The general mechanism of an air compressor is a piston or rotary element (e.g. rotary screw or vane) that draws in air flow, which is compressed right into a storage container. Naturally, because the piston or rotary element needs to move consistently and smoothly for this to function, it generally must be lubricated.
In a lubricated air compressor, there is lubricating oil which keeps the piston or rotary element running smoothly without damaging the mechanism. The lubricant also really helps to dissipate temperature and keep maintaining air compression efficiency.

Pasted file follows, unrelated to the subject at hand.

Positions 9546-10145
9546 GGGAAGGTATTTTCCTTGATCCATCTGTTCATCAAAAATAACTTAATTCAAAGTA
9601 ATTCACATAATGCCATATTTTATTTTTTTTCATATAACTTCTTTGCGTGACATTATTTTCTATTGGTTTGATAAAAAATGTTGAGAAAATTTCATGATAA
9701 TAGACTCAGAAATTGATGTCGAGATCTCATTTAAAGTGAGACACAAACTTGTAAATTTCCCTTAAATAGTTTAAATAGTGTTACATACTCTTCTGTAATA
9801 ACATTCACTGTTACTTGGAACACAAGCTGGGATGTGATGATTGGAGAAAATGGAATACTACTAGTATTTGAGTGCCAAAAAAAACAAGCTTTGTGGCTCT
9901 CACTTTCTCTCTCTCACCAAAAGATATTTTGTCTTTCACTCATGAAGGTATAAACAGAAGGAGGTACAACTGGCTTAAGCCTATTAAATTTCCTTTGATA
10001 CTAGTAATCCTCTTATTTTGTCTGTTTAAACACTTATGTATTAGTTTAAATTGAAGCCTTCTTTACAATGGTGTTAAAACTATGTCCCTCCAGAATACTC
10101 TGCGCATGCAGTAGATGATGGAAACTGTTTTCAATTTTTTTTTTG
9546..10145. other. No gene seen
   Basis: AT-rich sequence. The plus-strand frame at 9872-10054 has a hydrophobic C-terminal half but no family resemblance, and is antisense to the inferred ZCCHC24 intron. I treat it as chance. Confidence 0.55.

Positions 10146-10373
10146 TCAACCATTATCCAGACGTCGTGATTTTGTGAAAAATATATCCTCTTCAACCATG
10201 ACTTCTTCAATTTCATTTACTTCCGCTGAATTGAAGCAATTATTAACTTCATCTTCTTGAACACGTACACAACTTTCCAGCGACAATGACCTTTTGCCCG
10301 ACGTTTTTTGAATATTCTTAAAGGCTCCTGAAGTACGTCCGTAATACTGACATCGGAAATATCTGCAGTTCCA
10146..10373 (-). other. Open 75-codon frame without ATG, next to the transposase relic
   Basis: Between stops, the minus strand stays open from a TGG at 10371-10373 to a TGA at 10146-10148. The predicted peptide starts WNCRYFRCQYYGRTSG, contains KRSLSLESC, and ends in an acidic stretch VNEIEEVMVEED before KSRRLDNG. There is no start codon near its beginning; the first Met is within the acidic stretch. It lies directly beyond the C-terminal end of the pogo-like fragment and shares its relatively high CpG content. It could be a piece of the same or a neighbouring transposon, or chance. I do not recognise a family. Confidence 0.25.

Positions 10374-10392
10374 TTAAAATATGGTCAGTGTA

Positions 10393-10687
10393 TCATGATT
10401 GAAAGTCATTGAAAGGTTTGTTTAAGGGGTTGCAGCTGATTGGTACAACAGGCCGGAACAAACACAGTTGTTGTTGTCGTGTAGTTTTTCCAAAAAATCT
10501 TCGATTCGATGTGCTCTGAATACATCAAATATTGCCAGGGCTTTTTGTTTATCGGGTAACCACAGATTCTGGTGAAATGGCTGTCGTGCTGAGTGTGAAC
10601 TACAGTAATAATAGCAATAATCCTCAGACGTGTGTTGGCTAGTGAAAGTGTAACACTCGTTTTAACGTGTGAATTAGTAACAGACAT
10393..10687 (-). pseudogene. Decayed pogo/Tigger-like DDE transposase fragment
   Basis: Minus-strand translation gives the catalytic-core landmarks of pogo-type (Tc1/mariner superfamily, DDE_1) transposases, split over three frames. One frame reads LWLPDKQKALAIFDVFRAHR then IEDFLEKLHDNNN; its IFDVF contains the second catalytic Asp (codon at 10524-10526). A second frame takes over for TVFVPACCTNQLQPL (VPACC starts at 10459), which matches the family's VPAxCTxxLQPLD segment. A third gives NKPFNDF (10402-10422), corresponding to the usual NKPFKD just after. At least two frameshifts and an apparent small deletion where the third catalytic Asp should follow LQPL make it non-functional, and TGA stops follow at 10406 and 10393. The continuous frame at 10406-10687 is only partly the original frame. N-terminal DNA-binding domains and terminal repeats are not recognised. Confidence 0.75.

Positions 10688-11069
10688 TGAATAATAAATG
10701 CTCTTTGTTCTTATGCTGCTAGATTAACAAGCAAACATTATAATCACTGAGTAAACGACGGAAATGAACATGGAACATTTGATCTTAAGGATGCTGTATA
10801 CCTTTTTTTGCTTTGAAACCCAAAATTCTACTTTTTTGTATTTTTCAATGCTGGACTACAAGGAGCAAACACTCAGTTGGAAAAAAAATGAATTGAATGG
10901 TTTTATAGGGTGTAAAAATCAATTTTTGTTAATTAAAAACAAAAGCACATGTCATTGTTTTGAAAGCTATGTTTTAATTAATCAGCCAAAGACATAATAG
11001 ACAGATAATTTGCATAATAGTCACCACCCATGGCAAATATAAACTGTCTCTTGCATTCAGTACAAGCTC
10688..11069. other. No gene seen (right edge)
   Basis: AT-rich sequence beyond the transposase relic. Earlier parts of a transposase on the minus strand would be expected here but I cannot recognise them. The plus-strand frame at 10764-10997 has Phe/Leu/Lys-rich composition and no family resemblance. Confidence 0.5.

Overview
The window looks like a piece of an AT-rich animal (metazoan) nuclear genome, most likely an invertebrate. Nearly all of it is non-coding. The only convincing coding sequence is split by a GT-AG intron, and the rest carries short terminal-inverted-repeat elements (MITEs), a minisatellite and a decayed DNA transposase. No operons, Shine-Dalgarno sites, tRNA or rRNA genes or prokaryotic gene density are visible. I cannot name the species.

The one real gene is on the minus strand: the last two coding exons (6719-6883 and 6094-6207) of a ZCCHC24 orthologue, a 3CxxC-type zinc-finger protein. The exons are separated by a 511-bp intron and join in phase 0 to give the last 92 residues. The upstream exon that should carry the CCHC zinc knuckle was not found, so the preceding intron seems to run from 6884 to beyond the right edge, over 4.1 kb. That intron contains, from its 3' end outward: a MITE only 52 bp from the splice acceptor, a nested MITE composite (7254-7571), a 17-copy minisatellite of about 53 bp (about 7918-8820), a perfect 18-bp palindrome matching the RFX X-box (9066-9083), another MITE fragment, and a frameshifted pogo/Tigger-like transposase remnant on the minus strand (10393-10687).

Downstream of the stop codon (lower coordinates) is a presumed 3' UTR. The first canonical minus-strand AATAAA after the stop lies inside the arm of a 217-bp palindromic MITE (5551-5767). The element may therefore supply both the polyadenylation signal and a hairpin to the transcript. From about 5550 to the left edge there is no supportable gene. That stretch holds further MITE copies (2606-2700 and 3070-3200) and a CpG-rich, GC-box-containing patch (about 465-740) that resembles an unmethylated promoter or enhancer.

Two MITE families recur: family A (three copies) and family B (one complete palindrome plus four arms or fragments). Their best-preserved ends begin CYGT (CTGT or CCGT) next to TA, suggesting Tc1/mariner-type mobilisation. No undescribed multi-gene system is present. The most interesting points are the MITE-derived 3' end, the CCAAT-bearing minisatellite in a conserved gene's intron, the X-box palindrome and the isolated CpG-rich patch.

Oil-free air compressors also use a piston or rotary element, but they get around the lubrication problem by coating the compression component with a pre-lubricating material like Teflon. Some oil-free compressors could also use water instead of essential oil for the lubricating and cooling process. These alternate materials Water Lubricated Air Compressor defend the pump and invite the mechanism to go smoothly without the need for any oil-based or synthetic lubrication.